Prime Minister Naftali Bennett and Foreign Minister Yair Lapid joined the stream of leaders in the US and around the world eulogizing former US Senate majority leader Harry Reid on Wednesday.
“Harry Reid was a fearless leader and a true American patriot,” Bennett tweeted. “His deep commitment to the State of Israel and the Jewish people will leave a legacy to be remembered. May his memory be a blessing.”
“Senator Harry Reid was a dedicated public servant, a distinguished leader, and a true friend of Israel who made a significant contribution to strengthening the relationship between our two countries. I send my condolences to his family, friends, and to the American people,” wrote Lapid in his Twitter post.
Opposition chairman Benjamin Netanyahu called Reid “a dedicated public servant of America, a great supporter of the US-Israel alliance and a personal friend of many years.”
“I will never forget Harry’s moving words to my family and me after he had read the book of my brother Yoni’s letters. Rest in peace, Harry,” Netanyahu added.
The former Democratic senator and Nevada’s longest-serving member of Congress died Tuesday at the age of 82 after a four-year battle with pancreatic cancer.
Reid was a strong advocate for Israel, working to secure funding for Israeli defense and joint Israel-US projects, but in 2015 he angered Israel by throwing his support behind Obama’s Iran nuclear deal, which was bitterly opposed by Jerusalem.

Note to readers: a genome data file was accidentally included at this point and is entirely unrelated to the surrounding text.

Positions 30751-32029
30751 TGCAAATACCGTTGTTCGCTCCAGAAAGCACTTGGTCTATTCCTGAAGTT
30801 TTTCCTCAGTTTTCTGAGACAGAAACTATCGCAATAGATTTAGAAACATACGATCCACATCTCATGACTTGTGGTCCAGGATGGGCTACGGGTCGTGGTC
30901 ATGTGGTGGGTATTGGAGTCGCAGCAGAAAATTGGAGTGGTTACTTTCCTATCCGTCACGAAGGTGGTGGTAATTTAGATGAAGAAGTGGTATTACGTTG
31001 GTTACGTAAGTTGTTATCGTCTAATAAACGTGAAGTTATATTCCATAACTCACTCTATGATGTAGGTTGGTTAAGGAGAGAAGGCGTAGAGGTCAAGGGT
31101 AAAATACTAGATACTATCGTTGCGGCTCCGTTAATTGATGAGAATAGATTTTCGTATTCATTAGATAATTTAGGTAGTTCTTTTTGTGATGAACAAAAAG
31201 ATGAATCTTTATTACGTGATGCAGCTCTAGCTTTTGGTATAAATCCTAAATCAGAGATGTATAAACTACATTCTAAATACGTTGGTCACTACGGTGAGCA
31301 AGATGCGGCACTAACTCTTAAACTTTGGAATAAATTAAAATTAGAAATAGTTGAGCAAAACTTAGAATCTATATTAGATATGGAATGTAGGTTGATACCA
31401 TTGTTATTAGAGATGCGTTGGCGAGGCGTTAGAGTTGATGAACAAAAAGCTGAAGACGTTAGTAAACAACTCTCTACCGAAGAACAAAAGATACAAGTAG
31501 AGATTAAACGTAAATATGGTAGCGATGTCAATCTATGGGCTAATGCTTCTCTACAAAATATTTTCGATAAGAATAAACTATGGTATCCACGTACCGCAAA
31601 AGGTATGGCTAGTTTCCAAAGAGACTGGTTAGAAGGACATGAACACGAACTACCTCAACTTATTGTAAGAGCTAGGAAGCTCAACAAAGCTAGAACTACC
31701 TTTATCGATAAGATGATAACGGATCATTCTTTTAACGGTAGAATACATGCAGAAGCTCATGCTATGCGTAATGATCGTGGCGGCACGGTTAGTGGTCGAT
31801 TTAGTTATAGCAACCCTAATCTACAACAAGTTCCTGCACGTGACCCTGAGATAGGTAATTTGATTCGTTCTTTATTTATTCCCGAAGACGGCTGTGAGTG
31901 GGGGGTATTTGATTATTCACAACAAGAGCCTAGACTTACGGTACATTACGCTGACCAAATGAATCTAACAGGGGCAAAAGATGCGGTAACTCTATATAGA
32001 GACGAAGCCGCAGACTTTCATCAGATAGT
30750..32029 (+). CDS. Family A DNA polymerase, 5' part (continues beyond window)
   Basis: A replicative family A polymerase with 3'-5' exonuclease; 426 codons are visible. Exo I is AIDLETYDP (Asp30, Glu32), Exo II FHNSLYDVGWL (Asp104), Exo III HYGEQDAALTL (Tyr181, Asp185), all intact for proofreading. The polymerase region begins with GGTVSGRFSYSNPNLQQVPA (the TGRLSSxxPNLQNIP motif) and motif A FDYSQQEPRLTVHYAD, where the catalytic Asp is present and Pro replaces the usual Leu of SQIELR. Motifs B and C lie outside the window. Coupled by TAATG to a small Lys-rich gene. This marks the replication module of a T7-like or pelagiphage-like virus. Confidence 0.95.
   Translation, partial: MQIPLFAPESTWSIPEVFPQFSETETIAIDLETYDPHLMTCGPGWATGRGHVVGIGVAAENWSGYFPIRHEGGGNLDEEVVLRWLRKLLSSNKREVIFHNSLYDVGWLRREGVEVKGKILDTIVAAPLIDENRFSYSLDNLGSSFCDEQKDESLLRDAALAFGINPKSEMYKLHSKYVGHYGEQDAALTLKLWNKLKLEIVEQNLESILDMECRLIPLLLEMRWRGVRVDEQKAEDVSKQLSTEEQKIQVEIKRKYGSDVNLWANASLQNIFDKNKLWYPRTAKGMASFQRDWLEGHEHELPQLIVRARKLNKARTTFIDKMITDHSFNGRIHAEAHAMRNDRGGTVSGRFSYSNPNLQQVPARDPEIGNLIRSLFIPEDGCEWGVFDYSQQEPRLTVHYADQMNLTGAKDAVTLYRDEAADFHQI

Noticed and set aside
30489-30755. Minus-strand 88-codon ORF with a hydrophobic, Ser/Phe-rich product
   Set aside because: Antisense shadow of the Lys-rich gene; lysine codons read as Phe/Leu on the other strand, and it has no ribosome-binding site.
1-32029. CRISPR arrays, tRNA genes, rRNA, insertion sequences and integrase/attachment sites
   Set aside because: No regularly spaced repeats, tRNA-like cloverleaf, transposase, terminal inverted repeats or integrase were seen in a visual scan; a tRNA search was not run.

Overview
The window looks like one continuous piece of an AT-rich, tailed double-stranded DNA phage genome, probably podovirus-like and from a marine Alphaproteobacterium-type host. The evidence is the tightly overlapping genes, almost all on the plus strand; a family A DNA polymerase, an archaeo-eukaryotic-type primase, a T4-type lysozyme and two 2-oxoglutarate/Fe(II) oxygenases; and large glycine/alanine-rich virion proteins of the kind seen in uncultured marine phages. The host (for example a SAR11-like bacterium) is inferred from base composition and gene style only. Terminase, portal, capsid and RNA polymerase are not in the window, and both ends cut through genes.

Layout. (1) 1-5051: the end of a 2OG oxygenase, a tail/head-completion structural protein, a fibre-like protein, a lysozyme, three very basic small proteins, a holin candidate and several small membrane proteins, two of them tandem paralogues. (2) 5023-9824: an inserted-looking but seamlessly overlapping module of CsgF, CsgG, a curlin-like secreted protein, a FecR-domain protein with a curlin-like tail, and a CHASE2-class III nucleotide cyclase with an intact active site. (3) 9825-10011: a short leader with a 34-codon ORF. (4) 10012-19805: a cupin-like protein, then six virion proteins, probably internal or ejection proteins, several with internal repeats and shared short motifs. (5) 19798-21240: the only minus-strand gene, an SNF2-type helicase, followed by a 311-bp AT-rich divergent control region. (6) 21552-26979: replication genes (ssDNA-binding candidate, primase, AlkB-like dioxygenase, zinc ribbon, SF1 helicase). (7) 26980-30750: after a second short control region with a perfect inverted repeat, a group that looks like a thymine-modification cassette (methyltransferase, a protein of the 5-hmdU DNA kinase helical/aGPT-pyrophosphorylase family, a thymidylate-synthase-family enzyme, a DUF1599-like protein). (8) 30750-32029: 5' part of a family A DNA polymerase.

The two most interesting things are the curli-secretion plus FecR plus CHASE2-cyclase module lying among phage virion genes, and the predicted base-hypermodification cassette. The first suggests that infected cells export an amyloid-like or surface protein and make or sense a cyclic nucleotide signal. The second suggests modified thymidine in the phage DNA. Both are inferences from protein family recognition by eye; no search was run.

He justified his stance, saying that Israel’s security is “of utmost importance.”
“I support this deal because I believe it is the best option to halt any Iranian nuclear weapons program and therefore to protect the State of Israel,” he said.
He also worked tirelessly to combat antisemitism, continuing to act even after he retired.
“To think that this issue is back now is really hard to accept,” Reid told The Nevada Independent in an interview in 2019 after swastikas were unfurled at a Bernie Sanders campaign rally.
Reid, whose wife, Landra, is the daughter of Jewish immigrants, later hosted an event on antisemitism at the University of Nevada-Las Vegas.
He urged politicians on both sides not to make antisemitism a partisan issue.
Reid started buying Israel bonds early in his career. “I’d say, ‘Harry, you can’t afford to give that much,’” a close friend, Neil Galatz, told the Jewish Telegraphic Agency in 2006, after Democrats swept Congress and Reid launched his eight-year stint as majority leader. “He’d say, ‘I can’t afford not to.’”
Reid was a leader on pro-Israel legislation and he took time in 2010, when as majority leader he was muscling the Affordable Care Act forward, to shepherd through major sanctions targeting Iran.
Reid made headlines in 2011 when he spoke at AIPAC’s annual policy conference and criticized Obama’s call for a peace deal based on the 1967 lines.
It was not the only time Reid sided with the pro-Israel community against Obama administration policies. In 2016, he joined five other top Democrats in rapping the administration for not extending its anti-boycott policies to products made in Jewish settlements in the West Bank. On the Iran nuclear deal though, he toed the party line.
Agencies contributed to this report.